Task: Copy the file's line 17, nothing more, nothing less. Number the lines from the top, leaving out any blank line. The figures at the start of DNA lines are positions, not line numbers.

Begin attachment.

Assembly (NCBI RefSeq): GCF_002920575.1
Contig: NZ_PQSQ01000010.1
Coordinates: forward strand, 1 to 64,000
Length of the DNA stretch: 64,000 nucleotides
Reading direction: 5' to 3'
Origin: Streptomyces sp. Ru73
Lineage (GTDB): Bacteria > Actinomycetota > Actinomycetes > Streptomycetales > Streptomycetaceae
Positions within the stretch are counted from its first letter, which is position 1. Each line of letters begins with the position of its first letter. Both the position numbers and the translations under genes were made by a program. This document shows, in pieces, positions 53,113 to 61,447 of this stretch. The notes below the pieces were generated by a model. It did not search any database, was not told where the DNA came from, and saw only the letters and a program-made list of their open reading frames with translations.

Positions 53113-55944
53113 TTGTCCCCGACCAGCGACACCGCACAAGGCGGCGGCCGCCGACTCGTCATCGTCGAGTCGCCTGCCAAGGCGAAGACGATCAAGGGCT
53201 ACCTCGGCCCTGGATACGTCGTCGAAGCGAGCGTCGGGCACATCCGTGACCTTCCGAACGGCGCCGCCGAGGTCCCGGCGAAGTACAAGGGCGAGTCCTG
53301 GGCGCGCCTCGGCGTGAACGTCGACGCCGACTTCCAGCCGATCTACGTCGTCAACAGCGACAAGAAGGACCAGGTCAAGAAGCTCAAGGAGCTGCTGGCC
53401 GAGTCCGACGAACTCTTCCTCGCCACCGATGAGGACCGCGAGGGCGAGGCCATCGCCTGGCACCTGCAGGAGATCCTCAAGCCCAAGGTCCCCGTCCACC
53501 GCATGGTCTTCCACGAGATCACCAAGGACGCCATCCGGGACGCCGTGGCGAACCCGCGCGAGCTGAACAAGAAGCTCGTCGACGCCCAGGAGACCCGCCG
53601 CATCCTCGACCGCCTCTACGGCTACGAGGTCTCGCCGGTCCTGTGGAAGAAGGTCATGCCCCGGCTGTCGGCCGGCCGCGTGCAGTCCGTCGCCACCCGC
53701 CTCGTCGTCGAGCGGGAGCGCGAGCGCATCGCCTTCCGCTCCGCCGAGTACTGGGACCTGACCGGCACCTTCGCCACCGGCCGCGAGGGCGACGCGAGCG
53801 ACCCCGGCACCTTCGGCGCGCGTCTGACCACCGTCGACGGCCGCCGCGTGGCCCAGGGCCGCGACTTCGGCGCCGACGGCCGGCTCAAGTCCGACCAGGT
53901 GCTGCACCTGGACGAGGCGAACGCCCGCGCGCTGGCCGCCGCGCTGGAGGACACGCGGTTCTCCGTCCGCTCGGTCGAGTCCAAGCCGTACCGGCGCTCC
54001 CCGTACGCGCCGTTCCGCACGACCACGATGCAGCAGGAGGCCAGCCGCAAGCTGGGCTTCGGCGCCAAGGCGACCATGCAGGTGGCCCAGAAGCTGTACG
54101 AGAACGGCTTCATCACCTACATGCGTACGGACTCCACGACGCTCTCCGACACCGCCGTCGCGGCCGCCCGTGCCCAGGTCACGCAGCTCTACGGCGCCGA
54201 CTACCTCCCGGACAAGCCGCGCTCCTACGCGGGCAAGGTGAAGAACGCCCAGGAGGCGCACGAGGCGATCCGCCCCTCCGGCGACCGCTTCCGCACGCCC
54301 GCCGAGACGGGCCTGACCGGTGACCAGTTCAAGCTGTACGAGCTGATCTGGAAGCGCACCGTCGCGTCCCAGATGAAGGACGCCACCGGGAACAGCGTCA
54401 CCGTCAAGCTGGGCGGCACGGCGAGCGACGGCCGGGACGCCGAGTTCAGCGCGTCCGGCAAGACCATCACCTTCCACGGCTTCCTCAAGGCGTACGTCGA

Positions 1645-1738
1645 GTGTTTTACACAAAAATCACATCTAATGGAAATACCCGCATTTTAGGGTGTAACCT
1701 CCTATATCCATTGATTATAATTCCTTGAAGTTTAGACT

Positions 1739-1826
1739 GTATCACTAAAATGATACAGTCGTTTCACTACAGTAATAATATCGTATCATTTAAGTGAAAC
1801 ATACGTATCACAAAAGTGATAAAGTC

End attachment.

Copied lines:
53801 ACCCCGGCACCTTCGGCGCGCGTCTGACCACCGTCGACGGCCGCCGCGTGGCCCAGGGCCGCGACTTCGGCGCCGACGGCCGGCTCAAGTCCGACCAGGT